Or, what happens when someone has a heart attack right in front of you.

A picture of a bike painted on the road with fallen autumn leaves

A couple of Sundays ago, I went out for a bike ride with my neighbour. I’d dithered about whether or not I should go. It was Mother’s Day and I could have had a guilt-free lie-in. But it was a beautiful, sunny morning, so I thought it’d be good to get out into the big blue room. I quickly dressed and got my bum on the seat.

My neighbour is an avid cyclist. The week before, she’d been on a cycling trip with her friends and, on one of the days, they cycled 60 km. I was worried that I’d not be able to keep up with her, even though I have an electric bike. But I was surprised at how easy my ride was. Meanwhile, my neighbour was struggling. We live in a pretty hilly area, and we were chatting a lot. I wasn’t too concerned about her, though. She’s so fit, I thought, and when we encountered a hill, I tried to let the conversation lapse so she could focus.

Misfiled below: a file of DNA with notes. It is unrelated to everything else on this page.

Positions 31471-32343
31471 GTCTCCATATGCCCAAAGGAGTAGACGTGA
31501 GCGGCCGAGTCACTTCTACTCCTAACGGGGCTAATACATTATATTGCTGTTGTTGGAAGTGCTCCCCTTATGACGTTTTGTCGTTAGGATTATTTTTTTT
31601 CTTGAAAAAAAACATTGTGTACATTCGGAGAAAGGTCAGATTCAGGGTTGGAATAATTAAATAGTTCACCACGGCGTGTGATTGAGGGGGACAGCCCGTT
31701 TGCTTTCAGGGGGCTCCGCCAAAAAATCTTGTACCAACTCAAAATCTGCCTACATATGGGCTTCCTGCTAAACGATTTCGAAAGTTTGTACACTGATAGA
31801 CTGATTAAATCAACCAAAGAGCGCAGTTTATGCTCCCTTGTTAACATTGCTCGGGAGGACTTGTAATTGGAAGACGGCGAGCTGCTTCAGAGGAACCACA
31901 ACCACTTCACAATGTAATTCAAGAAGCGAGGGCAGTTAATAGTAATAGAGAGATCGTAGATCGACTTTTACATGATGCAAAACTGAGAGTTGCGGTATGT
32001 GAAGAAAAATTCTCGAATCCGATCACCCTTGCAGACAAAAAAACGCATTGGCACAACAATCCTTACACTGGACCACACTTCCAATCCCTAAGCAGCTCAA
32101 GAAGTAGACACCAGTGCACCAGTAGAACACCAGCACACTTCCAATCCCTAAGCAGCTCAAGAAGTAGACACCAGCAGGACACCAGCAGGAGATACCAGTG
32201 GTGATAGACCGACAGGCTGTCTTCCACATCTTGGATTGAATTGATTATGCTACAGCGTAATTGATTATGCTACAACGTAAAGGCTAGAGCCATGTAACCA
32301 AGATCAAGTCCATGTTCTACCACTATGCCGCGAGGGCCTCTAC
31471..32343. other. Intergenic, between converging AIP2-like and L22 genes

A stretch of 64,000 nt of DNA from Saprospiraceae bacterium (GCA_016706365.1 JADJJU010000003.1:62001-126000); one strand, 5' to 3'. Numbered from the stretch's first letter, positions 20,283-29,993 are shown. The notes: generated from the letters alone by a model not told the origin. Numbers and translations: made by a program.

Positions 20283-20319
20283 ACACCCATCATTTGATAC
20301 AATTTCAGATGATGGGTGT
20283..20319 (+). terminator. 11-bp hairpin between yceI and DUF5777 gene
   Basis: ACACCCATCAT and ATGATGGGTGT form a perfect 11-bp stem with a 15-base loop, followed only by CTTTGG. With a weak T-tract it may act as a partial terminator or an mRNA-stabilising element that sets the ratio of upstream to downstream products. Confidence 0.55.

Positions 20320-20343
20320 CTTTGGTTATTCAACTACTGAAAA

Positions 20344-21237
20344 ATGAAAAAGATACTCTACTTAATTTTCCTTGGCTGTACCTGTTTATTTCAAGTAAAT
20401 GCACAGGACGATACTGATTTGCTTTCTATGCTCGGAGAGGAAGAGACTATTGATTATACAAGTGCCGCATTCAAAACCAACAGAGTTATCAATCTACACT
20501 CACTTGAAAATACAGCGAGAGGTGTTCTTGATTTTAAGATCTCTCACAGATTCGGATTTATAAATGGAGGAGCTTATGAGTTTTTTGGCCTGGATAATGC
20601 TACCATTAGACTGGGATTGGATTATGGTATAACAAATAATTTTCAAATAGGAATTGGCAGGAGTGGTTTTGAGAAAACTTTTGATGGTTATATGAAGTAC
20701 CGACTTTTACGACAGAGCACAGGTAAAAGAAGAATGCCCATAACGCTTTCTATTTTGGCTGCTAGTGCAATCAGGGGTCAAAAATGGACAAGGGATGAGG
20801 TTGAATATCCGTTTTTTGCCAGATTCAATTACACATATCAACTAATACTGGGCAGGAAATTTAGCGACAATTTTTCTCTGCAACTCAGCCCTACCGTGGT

At one point, at the bottom of a very large hill, I said: “Let’s stop talking. I’ll drop behind you while we do this hill.” She said: “You go ahead.” So I did.

I waited for her at the top of the hill and she rode up, looking puffed, and got off the bike. She said: “This feels weird,” and we talked for a while about how she was feeling. She was sweaty and red in the face. She said she had a heaviness on her chest. That’s when I should have called the ambulance, but the thing is, each time I’d seen her recently she’d mentioned this heaviness, which she’d attributed to a cold.